3) Back to stocks if you have liquidity to take care of the family you need to worry only about 1 decision… Buying on sale like thanksgiving purchases .. If we buy at major crashes we will always make money…



  6. Bharat Rao says:

    Basab – what you said makes sense. I'll add a couple of points here. I think it makes a lot of sense to get a "unified" view of your assets and liabilities across the board. If you are an HNW individual, your private bank might give this to you. But now you have a variety of personal finance websites that do this for free. I am on mint and I love it. It really helps you track spending patterns and make course corrections. Looking at checking, savings, CDs, credit card, 401k, loans and all in one place and then viewing your income and spending by categories (with configurability thrown in) is a boon.
    The other point is to maximize whatever your company offers by way of 401k matches or equivalent. I know too many people (myself, at one point, included) that let this "free" money go by.


    1. Bharat – I use too and love it. But it does much better with expenses management and as you have said giving a complete picture of assets and liabilities in one place. But it doesn't do as well with portfolio performance.


  7. Anurag says:

    I broadly agree with rules laid down by you. However, I think timing does matter and short to medium term shifts in asset allocation should be okay to take advantage of market troughs. One way of achieving that could be to link asset allocation to market multiples, i.e. allocate more to equities as market P/Es get lower during bear phase and reduce allocation to equities as markets become expensive during bull phase.


  8. Ashok says:

    I have made 1.5 crores in Indian stocks and real estate in past 7 year span .


  9. sridhar says:

    I spent a good part of my vacation tuning my 401(k) portfolio and found your post to be timely in that sense. Here are some of my own thoughts in a nutshell on this topic:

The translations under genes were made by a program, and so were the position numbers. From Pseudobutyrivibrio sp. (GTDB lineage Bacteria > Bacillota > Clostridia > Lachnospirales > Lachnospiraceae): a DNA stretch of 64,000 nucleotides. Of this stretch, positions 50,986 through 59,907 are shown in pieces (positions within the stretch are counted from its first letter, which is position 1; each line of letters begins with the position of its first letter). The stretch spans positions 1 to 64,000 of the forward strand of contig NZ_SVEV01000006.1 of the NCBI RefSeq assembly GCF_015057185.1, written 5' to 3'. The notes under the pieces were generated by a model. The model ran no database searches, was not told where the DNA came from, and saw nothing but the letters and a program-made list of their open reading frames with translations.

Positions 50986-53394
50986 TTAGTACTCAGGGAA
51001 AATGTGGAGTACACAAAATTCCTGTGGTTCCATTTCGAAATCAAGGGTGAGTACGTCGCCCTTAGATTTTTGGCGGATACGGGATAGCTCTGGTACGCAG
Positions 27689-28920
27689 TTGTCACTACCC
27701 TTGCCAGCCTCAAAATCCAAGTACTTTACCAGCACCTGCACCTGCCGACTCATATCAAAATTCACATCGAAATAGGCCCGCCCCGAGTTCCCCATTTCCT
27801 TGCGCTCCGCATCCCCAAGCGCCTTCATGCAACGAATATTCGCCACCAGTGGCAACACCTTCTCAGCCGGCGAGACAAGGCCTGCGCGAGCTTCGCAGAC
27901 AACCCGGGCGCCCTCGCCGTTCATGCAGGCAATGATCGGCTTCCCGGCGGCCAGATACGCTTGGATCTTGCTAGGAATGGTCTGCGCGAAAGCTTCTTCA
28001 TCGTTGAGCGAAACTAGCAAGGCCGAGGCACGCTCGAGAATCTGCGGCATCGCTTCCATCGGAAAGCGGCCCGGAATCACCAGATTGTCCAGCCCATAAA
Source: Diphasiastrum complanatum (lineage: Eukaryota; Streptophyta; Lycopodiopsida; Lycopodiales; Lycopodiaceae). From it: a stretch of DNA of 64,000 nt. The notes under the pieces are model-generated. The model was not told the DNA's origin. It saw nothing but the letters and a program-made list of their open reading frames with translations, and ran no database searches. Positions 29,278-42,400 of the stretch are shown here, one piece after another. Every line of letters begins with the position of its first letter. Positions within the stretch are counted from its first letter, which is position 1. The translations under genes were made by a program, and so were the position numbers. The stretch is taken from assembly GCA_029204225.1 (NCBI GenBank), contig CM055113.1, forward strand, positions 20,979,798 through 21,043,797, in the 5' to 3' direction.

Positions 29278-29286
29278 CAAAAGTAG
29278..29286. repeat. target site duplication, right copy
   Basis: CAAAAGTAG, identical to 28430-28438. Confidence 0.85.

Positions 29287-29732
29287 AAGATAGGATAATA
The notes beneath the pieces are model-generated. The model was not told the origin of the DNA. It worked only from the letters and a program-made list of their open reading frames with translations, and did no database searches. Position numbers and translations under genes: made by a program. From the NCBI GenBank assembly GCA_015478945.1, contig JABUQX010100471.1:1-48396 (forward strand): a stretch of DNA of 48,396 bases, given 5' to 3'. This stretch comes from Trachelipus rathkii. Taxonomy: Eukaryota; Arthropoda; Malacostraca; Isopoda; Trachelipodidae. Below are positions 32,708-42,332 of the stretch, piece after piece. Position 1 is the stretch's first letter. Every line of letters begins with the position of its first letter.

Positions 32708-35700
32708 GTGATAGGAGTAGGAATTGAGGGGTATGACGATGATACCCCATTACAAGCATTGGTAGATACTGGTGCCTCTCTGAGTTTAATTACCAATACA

a) To your point about staying invested, an auto-pilot plan is the best creation for most people. I was pleasantly surprised to find a modest sum in my 401(k) ( you can tell that I am not the kinda guy who looks at his account every morning), when I was doing my year-end review.

    b) Investing goal and time horizon are important. The goal part if a bit psychological — it feels good to see that you have move in a positive direction towards a goal and that keeps you going. Horizon is of course important to determine the asset allocation. Divide your goals into short, mid, and long-term goals and pick the "right" ( I put that in quotes because I think nothing is that certain) baskets to invest.

    c) As you pointed out, play with stocks strictly with your play money. Unfortunately, I think most people come to this conclusion the hard-way. Some make it big initially and go for it, and some just recoil after a few missteps. I still think there is value in picking individual stocks and taking on some risks, provided you don't sink your entire savings into it. No risk, no reward. Stick to < 10 companies at any given time so that you can keep tabs on the companies and stocks. Investing in your company's stock may be good because you understand what is going on on a day-to-day basis. Just my experience.

    d) Active vs Index: I read quite a bit on this topic over the break. I understand that asset allocation plays a more significant role than individual fund picking — no fund manager could have saved me in 08 if I had 100% in stocks. I am thinking of a hybrid approach — active for my 401(k) and index for my non-IRA accounts — and here is why: There are two camps; why believe either of them completely :). Seriously, I find most of the index vs actively managed argument to be a bit generalized. Index funds beat more than 80% (don't quote me on this number) of actively managed funds; For most average (am I average, above, below? ) investors index funds are the best choice etc. To confuse matters even worse, even in index funds, there are plenty of them, and not all of them follow the same indexing strategy.
    Yes, there are a lot of crappy funds out there with ridiculous expense ratios, but I still feel that there are good fund managers with good long-term track records that run funds with reasonable expense ratios. There are some good resources such as Morningstar, Kiplinger's etc. that analyze funds and managers. Hey, if they can deliver me better results, why not atleast allocate part of my portfolio with them? And frankly, if I end up with 100k less in my retirement account because of this decision, I don't think I will kill myself :). So I decided not to trust any one fully and decided to go the active way for 401(k), where the tax effect of turnover doesn't matter and index for my non-IRA, where taxes have a big impact.

    e) The benchmarking metric is another confusing thing: a nice plot of a hypothetical $10000 that someone invested 10yrs back. That is not how I invest. I dollar-cost average and my returns have no correlation to those graphs. Morningstar has come up with another metric called "Investor returns", which I am yet to follow-up on and understand. I have often wondered why there isn't a model that says if you DCA twice every month, here is how you would've ended. I realize that it is not a generic model, but it is still something close to what most investors do/are advised to do.

    This is where I stand with my investing wisdom. I am sure I will mature as I learn more in the years to come. I will reflect on this post someday and think about how immature I was, like I do in other walks of life.